Linda Reid said during question period today that she regrets the distribution method, but says their goals were met.

It is clear their goal was more than just handing out booster seats to the poor.

Even if 53% did go to children in poor families in NDP ridings, the neoLiberal MLAs took the photo ops instead of distributing the seats through government agencies.

When a person in Surrey phoned the BCAA to see if they could get a booster seat, they were asked if their MLA was a neoLiberal. No seat was available for them.

"We do not believe that constituency offices are partisan." - Linda Reid

While technically true that constituency offices represent all constituents regardless of who they voted for, when neoLiberal MLAs and the premier take pictures of themselves handing out booster seats, constituency offices are being politicized.

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Sunday, October 14, 2007

Some Simple Homelessness Arithmetic

BC's 2006-2007 Budget Surplus: $4.1 billion

Homeless people in Vancouver: 2,000

Homeless people in BC: 5,000

Cost of a home we could have purchased for each of BC's homeless people with last year's budget surplus: $820,000

Here are a few options.

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Thursday, October 04, 2007

Note to TransLink: Your Riders Are Not Customers

I went to the TransLink website just now to search for the word "customer". I found 376 references.

I also have noticed that in recent days a canned announcement pops onto Skytrains regularly asking "Skytrain customers" to not leave their lame faux-news free daily newspapers [Metro, 24] lying all over the trains cluttering them up and creating a slipping hazard for most everyone.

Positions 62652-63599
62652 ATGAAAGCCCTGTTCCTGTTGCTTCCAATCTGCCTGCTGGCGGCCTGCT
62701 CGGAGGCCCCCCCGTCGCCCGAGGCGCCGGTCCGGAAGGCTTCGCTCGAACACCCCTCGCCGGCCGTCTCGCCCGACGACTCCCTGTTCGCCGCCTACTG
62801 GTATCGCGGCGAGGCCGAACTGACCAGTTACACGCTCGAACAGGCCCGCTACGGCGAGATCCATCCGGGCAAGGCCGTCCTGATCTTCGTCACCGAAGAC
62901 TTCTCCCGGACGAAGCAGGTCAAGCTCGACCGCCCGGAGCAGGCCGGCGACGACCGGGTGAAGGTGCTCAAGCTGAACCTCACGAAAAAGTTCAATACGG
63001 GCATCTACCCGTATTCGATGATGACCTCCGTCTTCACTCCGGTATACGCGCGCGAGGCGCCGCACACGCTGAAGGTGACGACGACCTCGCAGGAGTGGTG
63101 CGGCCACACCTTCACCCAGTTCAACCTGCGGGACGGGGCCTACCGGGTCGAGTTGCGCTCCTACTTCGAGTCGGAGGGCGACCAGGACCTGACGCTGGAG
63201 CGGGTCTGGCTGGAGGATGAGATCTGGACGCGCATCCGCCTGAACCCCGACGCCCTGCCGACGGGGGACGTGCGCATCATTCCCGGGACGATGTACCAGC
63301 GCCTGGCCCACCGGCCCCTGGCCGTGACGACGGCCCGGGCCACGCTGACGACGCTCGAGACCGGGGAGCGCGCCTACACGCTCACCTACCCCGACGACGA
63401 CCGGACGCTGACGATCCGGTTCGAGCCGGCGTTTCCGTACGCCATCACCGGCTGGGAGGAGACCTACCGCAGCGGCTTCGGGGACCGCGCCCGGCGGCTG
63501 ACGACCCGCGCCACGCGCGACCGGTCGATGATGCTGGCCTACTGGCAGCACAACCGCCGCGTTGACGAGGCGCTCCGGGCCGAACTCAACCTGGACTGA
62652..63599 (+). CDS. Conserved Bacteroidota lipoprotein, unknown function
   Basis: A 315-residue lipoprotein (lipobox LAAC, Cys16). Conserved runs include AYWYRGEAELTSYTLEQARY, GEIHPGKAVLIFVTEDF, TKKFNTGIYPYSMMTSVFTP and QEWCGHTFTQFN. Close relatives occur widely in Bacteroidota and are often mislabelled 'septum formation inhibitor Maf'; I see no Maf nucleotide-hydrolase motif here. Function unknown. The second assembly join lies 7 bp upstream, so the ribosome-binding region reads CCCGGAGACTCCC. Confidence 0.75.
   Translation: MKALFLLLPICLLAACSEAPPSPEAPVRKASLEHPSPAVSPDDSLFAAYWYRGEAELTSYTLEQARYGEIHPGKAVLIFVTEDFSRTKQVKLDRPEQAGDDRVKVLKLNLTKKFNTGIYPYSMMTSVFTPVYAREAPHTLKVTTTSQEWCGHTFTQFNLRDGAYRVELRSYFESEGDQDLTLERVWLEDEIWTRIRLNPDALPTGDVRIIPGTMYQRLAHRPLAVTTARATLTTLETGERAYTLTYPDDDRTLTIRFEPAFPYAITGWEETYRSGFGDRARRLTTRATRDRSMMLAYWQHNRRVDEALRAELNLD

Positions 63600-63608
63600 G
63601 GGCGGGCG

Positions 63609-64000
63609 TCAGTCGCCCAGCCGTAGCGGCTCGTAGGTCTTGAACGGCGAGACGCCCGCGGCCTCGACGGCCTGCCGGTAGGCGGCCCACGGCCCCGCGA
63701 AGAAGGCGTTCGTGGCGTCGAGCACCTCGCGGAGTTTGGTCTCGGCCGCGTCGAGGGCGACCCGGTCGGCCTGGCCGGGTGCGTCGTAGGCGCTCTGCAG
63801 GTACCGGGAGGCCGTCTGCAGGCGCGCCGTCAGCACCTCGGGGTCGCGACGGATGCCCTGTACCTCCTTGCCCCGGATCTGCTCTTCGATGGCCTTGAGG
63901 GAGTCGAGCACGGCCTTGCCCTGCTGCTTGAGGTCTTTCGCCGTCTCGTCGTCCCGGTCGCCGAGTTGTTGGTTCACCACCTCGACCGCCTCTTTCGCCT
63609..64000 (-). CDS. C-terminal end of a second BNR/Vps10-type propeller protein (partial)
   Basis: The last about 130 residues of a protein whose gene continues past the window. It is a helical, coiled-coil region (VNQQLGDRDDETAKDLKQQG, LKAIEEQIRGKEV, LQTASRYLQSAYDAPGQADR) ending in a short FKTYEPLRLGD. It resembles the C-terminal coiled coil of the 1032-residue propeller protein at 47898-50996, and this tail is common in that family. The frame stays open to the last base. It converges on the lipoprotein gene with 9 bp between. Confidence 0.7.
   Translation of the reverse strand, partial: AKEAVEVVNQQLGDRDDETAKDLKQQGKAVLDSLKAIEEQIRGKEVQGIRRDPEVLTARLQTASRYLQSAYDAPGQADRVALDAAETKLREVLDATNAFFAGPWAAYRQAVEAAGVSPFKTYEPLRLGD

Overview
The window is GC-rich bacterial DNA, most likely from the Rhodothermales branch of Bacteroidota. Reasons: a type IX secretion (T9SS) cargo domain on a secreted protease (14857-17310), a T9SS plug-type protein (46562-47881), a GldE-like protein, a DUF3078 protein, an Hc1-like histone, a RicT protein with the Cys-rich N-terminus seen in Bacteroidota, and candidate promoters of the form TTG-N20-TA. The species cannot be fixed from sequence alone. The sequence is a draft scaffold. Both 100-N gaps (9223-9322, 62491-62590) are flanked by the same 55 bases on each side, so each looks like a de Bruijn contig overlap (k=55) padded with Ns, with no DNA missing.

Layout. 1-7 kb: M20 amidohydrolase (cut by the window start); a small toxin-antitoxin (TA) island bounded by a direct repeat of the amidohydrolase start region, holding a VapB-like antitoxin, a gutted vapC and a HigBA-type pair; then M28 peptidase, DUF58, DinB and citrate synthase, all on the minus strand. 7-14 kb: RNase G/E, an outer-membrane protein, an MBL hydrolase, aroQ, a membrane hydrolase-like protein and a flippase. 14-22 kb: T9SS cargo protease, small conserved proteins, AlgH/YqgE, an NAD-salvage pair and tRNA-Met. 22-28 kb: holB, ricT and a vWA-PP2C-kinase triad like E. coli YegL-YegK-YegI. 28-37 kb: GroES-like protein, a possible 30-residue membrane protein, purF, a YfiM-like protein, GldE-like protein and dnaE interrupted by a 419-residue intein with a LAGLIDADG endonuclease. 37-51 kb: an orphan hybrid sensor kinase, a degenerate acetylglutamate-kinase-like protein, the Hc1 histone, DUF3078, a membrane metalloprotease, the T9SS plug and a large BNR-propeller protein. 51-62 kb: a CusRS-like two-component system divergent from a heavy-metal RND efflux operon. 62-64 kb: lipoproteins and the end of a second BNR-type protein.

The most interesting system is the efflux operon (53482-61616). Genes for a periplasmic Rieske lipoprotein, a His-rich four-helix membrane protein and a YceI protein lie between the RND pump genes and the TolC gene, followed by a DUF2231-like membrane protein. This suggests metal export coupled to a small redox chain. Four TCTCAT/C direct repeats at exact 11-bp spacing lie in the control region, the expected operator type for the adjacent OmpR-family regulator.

As part of the large trend to commodify all things public and common, riders are no longer riders, we are customers purchasing a service: mass transit. As customers we are told the class of our existence on what used to be public transit.

Now the new TransLink board is being appointed by a gang of mostly business-folk, a board not accountable to the token Council of Mayors who will be "consulted" on decisions. Public money spent by unaccountable directors appointed by mostly business interests.

If you resent being classed as a "public" transit customer instead of a co-owner of a commonly held public "public" transit system, you had better start paying more attention to the Campbell neoLiberal government's agenda to sell us [and everything held in common] down the river.

And it would help to read Naomi Klein's new book to get a primer on the last few decades of rationale behind the premier's manifestation of neoliberal cancer. And if you don't have time to read it all, you can get the 6 minute primer here.

And a few facts to make you wonder just what price we pay for a privatized, deregulated world.

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Unspinning the Bush Veto Spin

Not that Bush needs to veto much. He simply issues signing statements indicating the executive branch will not abide by this or that of the legislation he's signing. Soft Fascism 'R Us.

But now the folks at the radically right Media Research Center have spun coverage of this nasty veto thusly:

Again exploiting children and mothers to advance the goal of expanding federal spending and dependency, ABC's World News led Wednesday night by giving voice to the media-political establishment's astonishment that President Bush would veto a bill to provide health insurance "for children."

It's hard to reply to this other than to say that the very first clause has simply been spun backwards. Poor children cannot depend on private insurers, so they depend on the government to keep them from illness and death. Bastards, eh!

And black is white, war is peace...

So after 4 decades of socialized medicine in Canada, it turns out that all progressives do is look for excuses to increase government budgets, not the other way around.

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Thursday, August 09, 2007

The NPA Union-Busters: an Open Letter to Vancouver City Council

If you agree with this posting, I strongly encourage you to email the Vancouver Mayor and City Council with a letter explaining just what you expect of them. Feel free to even copy this letter, sign it and send it to them at which will forward to each of them.

Dear Mayor and Council,